Mouaputa is a spectacular peak on the island of Moorea. The mountain is famous for having a hole right through the summit. The hole was formed when the demi-god Pai tossed his magic spear from Tahiti to prevent Rotui (mountain) from being carried off to the island of Raiatea by the god of thieves known as Hiro.
Despite the low altitude of the peaks, the mountains of Moorea are among the most rugged in the world and every bit as rugged as the Himalayas. Unlike the Himalayas however, most peaks on this and the surrounding islands are considered impossible to climb and many still await first ascents. Although Mouaputa is only 830 meters/2723 feet high, it should not be under estimated. It is a serious climb.
At first impression, I had the idea while looking at the peak that good things can come in small packages, because the mountain looked so spectacular. The mountain is one of the lowest elevation summits that I have ever climbed. My thoughts were naïve. After actually climbing the peak (but just missing the summit), I came to the more accurate conclusion that small things can also come in terrifying packages. Maybe I’m a pansy, but climbing Mouaputa scared the piss (I don’t swear) out of me. It is more a mountain that some summits I have climbed that were five or more times higher. Holding on to a rope while descending wet rock covered with slick mud with the consistency of glazed snot, while dangling over a 370 meter/1200 foot void in the rain does not inspire confidence. If you're not up to Mouaputa, Rotui
is a better alternative and still challenging.
On the plus side, the peak is spectacular and beautiful. Mouaputa means shark tooth in the Polynesian language and the mountain does indeed look like a shark tooth when viewed from the north (see the signature photo).
While Moorea and Tahiti are very popular with tourist, expect to have the mountains all to yourself. I never did meet anyone on any of the routes. It seems almost everyone hangs out at the lagoon, beaches, and resorts instead of climbing mountains, which is a good thing if you enjoy solitude.
Mouaputa rises directly above the ocean and Cooks Bay.
Getting to Moorea is easy. First, you must fly to Papeete (actually the suburb of Faaa), the capital of French Polynesia which is located on the island of Tahiti. From the wharf at Papeete, several ferries depart for the island of Moorea between the hours of 6 am and 5:30 pm. The boat ride cost $9-10 each way in November 2005, and takes 30 minutes to an hour depending on what boat you book with (ferries that take vehicles are slower).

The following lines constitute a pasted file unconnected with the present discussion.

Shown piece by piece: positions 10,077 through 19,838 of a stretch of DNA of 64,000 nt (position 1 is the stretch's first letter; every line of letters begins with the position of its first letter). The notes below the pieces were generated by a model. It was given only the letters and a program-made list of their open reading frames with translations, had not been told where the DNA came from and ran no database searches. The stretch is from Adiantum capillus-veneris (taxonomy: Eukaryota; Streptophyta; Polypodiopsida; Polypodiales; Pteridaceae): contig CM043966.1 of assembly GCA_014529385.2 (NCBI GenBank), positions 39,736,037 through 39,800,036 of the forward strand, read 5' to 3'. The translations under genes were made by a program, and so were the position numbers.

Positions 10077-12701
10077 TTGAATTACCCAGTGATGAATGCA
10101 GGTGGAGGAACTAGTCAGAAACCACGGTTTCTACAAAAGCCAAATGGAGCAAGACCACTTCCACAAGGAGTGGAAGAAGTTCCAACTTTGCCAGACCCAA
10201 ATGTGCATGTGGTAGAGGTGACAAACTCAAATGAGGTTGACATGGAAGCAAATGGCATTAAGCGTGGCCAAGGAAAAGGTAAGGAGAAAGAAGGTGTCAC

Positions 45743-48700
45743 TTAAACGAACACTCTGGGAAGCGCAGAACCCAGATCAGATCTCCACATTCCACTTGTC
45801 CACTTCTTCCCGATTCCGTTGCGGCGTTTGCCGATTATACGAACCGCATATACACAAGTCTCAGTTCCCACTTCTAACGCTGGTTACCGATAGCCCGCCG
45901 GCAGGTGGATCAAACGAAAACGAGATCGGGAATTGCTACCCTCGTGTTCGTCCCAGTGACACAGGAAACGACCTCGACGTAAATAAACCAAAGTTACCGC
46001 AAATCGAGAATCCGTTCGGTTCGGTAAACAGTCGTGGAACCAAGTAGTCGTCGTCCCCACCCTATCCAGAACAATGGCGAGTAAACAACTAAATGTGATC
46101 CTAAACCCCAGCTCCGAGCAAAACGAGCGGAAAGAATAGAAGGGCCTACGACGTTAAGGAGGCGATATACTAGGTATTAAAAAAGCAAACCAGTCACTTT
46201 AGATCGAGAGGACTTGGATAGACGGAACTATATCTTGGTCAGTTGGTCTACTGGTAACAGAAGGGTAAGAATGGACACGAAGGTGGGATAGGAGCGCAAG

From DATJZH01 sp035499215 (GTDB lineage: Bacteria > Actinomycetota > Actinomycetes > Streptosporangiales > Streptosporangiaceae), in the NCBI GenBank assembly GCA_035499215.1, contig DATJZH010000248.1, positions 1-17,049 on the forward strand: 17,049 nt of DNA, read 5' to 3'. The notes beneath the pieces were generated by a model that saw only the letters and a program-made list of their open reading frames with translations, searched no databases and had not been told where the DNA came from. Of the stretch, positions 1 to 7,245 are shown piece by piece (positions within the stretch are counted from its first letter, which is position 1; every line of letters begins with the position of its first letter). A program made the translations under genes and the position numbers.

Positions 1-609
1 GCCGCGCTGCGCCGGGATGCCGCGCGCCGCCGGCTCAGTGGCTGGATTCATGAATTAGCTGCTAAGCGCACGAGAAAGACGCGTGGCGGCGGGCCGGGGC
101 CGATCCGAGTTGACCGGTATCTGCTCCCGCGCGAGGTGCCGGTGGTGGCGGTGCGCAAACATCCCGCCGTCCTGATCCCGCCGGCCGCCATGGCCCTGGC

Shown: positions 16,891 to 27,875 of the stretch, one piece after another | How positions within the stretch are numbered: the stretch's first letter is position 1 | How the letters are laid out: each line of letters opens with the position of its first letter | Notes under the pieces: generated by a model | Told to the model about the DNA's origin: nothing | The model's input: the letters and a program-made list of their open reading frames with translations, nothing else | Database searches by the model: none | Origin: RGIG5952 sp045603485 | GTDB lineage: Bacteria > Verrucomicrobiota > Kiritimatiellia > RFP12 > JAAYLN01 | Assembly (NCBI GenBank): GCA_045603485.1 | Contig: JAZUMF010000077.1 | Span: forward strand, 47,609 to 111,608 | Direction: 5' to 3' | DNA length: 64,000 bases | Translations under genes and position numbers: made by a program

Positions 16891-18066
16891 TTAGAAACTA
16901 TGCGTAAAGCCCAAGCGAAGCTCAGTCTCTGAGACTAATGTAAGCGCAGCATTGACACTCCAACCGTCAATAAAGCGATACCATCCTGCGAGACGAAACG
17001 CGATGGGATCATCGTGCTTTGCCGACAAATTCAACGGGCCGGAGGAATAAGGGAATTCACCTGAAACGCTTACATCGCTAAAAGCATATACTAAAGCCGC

Once on Moorea and at Vaiare, you will notice two busses waiting for passengers. Bus schedules always correspond with the ferry schedules on Moorea. You want the bus heading south. Get on the bus ($3) and follow it to the village of Afareaitu. Get off at Afareaitu. To locate the route to the trailhead, walk to the northern section of town and to the Vaioro River. Hopefully the weather will be clear enough to locate the correct river valley, as there is one to the south as well. The one you want is the valley that you can see that ascends towards the peak. The hole in the mountain can be seen. Follow the road along the west side of the river and towards the Afareaitu Waterfall.
Mouaputa as viewed from the northeast and along the east side of the Vaiare-Paopao route.
Apparently the only route that has been climbed is the Vaioro Valley Route
and it is no walk up. The route is extremely dangerous, especially on the descent, if it has been raining. The route follows the Vaioro River up to the Afareaitu Waterfall and climbs up the steep slope to the west. The route then follows a valley and a (hopefully) dry creek bed through some nice forest to the crux section. The last section is scary and dangerous when wet and there are eight fixed rope sections. See the route page for more details.
Vaioro Valley Route up Mouaputa as viewed from Vaiare. The route is more difficult that it appears in the photo, and is quite the challenge.
No permits are required.
When To Climb
July through September are the driest months and the best months for climbing. May and October are the second best months for climbing. April can go either way, but mid-November through March are very wet. This peak is extremely dangerous during and after rain and should be avoided. I feel lucky to have made it down alive during a rainstorm.
Mouaputa (right) as seen from the pass between Mouaputa and Fairurani mountains as seen in November.
There are no campgrounds in the area. If you enquire locally, you may be able to camp along the road and trail to the waterfall. See the route page for details.
All of the well-known hotel chain places to stay on Moorea are very expensive, especially if you do not book at home on a packaged tour.
In addition to camping, and for those travelers who wish for budget accommodations, and who wish to move about the islands more independently, below is the most comprehensive link to those types of accommodations:
GUEST HOUSES AND PENSIONS ON MOOREA
The Afareaitu Waterfall has some campsites nearby.
Below is the weather forecast for Papeete, which is just across the channel and in Tahiti. This is the closest weather link you will find to Mouaputa. The mountains are quite a bit wetter and a little cooler than Papeete.
CLICK HERE FOR PAPEETE WEATHER FORECAST
Below is the average climate chart for Papeete. Temperature values never stray much from average, but precipitation values do.